Retirement continues to be a challenge for many Americans. Just saving up money to put into retirement is still a struggle, according to AARP’s 2017 Retirement Confidence Survey. Approximately 58 percent of workers and 44 percent of retirees surveyed felt they did not have enough saved to pay for long-term care. Other financial concerns were also on their minds, including how much they would need to cover expenses and unexpected costs.
And, while others have focused on maximizing their retirement accounts, they may be in for a shock when they see how much they are losing in fees tied to accounts like their 401(k). In fact, it may be considerably more than you’d think even if you believed your employer had selected the best plan available. In “The Retirement Savings Drain: The Hidden and Excessive Costs of 401(k)’s,” Robert Hiltonsmith reported that “over a lifetime, fees can cost a median-income two-earner family nearly $155,000 and consume nearly one-third of their investment returns.”
Taking a Financial Hit
Tom Zgainer, CEO and Founder of America’s Best 401(k), finds that most people don’t realize how much they are actually losing to retirement account fees. “One percent less in annual fees over an investment lifetime means 10 years longer in retirement. Therefore, you will run out of money if you don’t take action to reduce fees.”
To illustrate his point, Zgainer provided three examples of people who invested the same amount ($100,000) and earned the same return (8 percent) but put it into different retirement accounts that had different fee percentages (one, two, and three percent, respectively).
After a period of investment, the one percent fee account totaled $761,225 while the two percent fee account had $574,349, and the three percent fee account only reached $432,194. In reality, the person who only had one percent in fees would have money that would last 20 years longer than the person with the three percent fee account.
Further research has verified the financial hit that so many American workers are taking to their retirement accounts through 401(k) plan fees. For example, a 2015 study of 3,500 401(k) plans by a Yale law professor concluded that a large number of these plans focused on high-fee funds. Instead of putting money into these fee-heavy plans, the study recommended that young participants would fare better by invest on their own through an outside retirement account where there far fewer fees.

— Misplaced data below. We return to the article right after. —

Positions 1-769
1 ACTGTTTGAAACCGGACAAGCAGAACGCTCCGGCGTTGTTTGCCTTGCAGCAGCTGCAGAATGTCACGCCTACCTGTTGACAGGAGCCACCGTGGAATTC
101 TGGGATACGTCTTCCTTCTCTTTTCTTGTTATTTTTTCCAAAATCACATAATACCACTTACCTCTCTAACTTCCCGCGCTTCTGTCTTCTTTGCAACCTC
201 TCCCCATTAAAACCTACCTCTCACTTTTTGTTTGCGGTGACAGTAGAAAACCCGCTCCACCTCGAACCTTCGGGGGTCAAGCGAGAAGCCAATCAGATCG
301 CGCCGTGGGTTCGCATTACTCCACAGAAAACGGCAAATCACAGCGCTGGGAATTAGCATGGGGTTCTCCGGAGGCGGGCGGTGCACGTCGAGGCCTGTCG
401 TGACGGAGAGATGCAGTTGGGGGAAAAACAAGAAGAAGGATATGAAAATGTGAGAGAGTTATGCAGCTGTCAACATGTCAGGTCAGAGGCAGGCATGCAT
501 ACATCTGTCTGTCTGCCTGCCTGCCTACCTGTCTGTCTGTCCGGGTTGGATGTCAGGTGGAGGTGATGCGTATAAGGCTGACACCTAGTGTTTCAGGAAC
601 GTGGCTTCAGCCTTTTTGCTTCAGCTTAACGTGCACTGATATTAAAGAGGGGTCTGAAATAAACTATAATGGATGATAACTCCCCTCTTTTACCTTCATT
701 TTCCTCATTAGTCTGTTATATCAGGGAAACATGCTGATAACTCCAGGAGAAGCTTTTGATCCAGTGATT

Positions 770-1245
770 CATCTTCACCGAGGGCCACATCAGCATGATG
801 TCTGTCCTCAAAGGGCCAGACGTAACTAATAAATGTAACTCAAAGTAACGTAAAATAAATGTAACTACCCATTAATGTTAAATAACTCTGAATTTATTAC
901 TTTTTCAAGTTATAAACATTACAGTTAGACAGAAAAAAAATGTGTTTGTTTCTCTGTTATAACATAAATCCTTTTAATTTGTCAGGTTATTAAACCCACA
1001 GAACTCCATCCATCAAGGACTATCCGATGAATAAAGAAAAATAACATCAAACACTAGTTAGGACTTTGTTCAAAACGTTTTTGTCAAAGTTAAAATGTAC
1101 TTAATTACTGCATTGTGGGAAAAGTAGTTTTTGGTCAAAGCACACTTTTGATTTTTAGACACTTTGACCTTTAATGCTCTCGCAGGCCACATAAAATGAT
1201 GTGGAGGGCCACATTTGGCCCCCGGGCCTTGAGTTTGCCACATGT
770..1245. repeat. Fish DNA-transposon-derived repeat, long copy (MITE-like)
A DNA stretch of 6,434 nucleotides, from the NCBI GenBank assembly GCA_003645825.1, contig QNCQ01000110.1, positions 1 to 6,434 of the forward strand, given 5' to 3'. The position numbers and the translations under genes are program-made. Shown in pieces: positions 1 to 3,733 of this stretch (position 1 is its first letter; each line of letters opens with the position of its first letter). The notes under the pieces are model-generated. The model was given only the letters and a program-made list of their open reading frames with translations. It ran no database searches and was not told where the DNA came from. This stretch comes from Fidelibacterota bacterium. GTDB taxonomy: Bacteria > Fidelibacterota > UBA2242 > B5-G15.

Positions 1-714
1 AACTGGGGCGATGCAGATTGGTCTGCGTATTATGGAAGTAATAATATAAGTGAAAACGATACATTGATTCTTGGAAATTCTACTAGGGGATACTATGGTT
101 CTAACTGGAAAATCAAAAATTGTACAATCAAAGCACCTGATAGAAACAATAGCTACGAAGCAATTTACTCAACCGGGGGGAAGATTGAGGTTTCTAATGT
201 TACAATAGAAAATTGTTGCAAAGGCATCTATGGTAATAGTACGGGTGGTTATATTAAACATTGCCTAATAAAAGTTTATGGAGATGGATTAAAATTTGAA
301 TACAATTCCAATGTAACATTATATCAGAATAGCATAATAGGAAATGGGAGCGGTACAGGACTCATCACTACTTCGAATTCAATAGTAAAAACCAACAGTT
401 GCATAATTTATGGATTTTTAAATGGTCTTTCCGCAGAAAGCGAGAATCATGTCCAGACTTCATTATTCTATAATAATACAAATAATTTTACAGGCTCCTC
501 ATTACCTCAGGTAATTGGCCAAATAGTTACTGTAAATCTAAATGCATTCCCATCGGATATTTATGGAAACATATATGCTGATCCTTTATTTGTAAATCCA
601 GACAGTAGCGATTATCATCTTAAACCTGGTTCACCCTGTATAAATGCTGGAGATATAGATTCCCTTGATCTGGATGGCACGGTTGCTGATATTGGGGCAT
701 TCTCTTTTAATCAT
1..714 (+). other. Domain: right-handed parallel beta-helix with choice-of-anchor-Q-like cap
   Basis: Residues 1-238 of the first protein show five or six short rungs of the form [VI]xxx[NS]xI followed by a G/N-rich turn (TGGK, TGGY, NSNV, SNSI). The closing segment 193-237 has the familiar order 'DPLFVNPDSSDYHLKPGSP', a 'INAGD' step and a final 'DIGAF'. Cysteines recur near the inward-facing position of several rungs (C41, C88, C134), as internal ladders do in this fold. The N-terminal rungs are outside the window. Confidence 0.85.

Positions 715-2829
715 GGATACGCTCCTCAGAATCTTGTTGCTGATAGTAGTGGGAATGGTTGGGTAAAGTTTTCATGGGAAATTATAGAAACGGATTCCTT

Additionally, research by the Pew Charitable Trusts, confirmed the impact of fees, noting “fees can affect savings directly, by reducing the amount saved, and indirectly, by lowering the amount available for compounding—a frequently overlooked but significant detriment to savings growth.” Since fees seem to be an inevitable part of the retirement account picture, many may feel it can’t be changed. But, it can.
Stopping the Fee Leak
In an interview with Tony Robbins on Facebook Live, Zgainer also noted that the gains in funds over the last few years have tended to disguise these excessive 401(k) account fees. “It’s not about how much has the plan grown over the last eight or nine years; it’s how much did we leave on the table and how do we not let history repeat itself?” It was only as far back as 2012 that retirement plan companies had to declare the amount and purpose of these fees.
Beyond just being aware about the impact of these fees now that there is an Employer Fee Disclosure rule in place, American workers now need to be vigilant in ensuring these fees don’t erode their hard-earned retirement money. The first challenge is to get through what can be a “disclosure” document that can be as long as 30 pages, according to Zgainer.
Despite listing fees throughout the document, workers still can’t understand what costs are involved. He has seen so many workers just give up after a few pages only to assume that it must be correct and there’s nothing they can do to understand what it means or do anything to change it.
That’s because the average investor — and sometimes even the savviest — doesn’t know what “required revenue fee” and “asset maintenance fee” actually mean. In many ways, these fee terms are just fancy names for commissions and revenue sharing agreements.
The first question is to ask, what is an appropriate amount of fees to pay for this retirement plan management and associated operational costs? Zgainer will say that no matter what amount of money is available to invest, no one should be one percent or higher in fees. And, if anyone tries to say that your company is too small and will only be able to reduce fees when they reach a high-dollar amount, don’t believe them.
If anything, the fees should be well under one percent. However, he’s seen fees as high as 3.25 percent.
A Fiduciary Responsibility
Part of the 2012 regulatory changes also involved making the employer responsible on a fiduciary level for the plan they selected for their employees. The purpose of the plan selected should always be for the sole benefit of participants.
Therefore, business owners or leadership are responsible for reviewing fee disclosure documents within 90 days of receipt. The same time period is also given to make changes to the plan that employer is providing to their employees. Not doing so can result in stiff fines plus it is disregarding the welfare of employees now and through their retirement.
Zgainer recommends that employees and employers undertake a fee disclosure assessment when they receive this disclosure document so they can determine if it is the most beneficial 401(k) plan for them in terms of the fee basis. Taking the time to be aware of what these fees mean and how unnecessary they are can result in a significantly better retirement position for everyone involved.